Dejanae Holloway of Oakland never imagined she would be in a lab working with bacteria and enzymes.
"I wanted to get a feel for what science really was; it's not just dissecting things, it's actually making a change in the world," Holloway said.
Six high school students from Berkeley, Richmond, San Francisco and Oakland were selected from 90 applicants for the Introductory College Level Experience in Microbiology.
Clem Fortman, the co-founder of the program, is a scientist at the Joint Bioenergy Institute in Emeryville.
When selecting the students, he does not look at their grades; instead the program picks kids from underserved neighborhoods with no family history of college education. Their teacher must recommend them for the program.
"Most programs, you have to pay lots of money to get into private schools and learn summer programs, but this one is free and you actually get paid for it, so this is one of the few that can help underprivileged kids learn science," Berkeley High School student Emiliano Ruiz said.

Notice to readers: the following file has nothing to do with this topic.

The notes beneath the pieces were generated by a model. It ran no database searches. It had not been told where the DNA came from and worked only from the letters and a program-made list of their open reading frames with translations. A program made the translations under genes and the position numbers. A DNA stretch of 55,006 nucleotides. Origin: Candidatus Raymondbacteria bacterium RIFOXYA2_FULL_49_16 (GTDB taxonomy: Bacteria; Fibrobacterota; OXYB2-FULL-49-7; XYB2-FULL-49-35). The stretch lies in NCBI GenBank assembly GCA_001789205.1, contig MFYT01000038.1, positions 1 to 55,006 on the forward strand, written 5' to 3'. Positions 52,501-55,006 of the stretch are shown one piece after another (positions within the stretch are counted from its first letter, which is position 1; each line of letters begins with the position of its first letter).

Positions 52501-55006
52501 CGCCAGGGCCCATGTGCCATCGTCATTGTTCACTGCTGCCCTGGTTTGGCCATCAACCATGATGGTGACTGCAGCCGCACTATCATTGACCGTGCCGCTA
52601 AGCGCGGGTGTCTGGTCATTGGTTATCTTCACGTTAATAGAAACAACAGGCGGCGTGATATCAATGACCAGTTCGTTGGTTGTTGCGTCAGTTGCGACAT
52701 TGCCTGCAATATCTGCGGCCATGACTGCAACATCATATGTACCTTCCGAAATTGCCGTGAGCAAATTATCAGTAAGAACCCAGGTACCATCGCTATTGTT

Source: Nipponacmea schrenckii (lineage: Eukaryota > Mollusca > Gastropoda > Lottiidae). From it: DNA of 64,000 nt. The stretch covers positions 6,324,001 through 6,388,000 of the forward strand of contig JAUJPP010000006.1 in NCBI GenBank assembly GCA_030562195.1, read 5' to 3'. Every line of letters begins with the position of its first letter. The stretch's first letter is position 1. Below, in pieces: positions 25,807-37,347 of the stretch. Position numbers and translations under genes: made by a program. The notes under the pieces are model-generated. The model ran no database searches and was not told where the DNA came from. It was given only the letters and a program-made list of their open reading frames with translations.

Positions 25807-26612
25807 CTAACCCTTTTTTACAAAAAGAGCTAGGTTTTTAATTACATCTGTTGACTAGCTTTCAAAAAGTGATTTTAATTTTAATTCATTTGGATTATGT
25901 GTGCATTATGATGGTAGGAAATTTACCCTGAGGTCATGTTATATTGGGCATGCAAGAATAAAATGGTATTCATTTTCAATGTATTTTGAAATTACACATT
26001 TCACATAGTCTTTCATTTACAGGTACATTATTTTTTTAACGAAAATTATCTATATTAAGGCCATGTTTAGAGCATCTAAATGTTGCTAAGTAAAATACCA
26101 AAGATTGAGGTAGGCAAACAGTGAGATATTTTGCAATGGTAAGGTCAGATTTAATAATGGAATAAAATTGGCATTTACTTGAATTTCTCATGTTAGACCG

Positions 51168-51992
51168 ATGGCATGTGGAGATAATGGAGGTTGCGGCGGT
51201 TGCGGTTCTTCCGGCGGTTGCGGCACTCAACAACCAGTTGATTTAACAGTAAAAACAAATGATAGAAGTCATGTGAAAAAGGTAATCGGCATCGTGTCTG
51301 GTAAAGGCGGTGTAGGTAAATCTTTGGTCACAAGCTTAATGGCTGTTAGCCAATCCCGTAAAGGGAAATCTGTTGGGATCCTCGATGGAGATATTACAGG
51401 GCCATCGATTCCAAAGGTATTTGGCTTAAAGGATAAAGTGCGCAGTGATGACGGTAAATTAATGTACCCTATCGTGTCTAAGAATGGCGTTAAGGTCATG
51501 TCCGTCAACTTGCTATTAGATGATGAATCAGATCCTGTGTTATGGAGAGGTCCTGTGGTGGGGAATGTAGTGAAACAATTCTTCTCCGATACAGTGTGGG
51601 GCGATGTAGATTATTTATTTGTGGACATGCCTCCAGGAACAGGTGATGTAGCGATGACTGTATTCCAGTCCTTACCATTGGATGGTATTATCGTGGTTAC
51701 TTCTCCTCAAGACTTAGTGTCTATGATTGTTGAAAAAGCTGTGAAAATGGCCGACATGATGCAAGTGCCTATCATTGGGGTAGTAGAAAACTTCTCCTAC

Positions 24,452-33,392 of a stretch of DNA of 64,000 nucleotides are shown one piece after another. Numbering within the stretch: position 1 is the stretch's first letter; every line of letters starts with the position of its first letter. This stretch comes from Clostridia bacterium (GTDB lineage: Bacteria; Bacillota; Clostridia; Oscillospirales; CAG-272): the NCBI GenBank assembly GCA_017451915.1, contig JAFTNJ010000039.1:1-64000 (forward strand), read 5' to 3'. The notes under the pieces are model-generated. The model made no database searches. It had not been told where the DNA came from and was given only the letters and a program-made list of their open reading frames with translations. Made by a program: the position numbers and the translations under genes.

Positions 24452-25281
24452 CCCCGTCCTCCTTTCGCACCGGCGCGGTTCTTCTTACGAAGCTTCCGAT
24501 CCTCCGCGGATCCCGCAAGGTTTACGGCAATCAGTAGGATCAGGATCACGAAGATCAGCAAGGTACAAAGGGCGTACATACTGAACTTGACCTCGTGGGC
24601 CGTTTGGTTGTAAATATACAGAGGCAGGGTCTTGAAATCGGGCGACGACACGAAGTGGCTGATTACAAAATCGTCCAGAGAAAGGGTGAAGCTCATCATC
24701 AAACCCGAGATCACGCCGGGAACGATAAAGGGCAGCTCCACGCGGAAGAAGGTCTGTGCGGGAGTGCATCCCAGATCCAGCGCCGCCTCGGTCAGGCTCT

All the students from last year's program went on to college.
For eight weeks, they study how bacteria help break down the cellulose in plant walls to eventually make biodiesel.
While learning, they earn a $2,500 stipend.
"It's a lot easier to go to college and get a cushy lab job than it is to deliver Coca-Cola your whole life or move beer kegs or any number of things. At some point you got to work hard you might as well do it in college," Fortman said.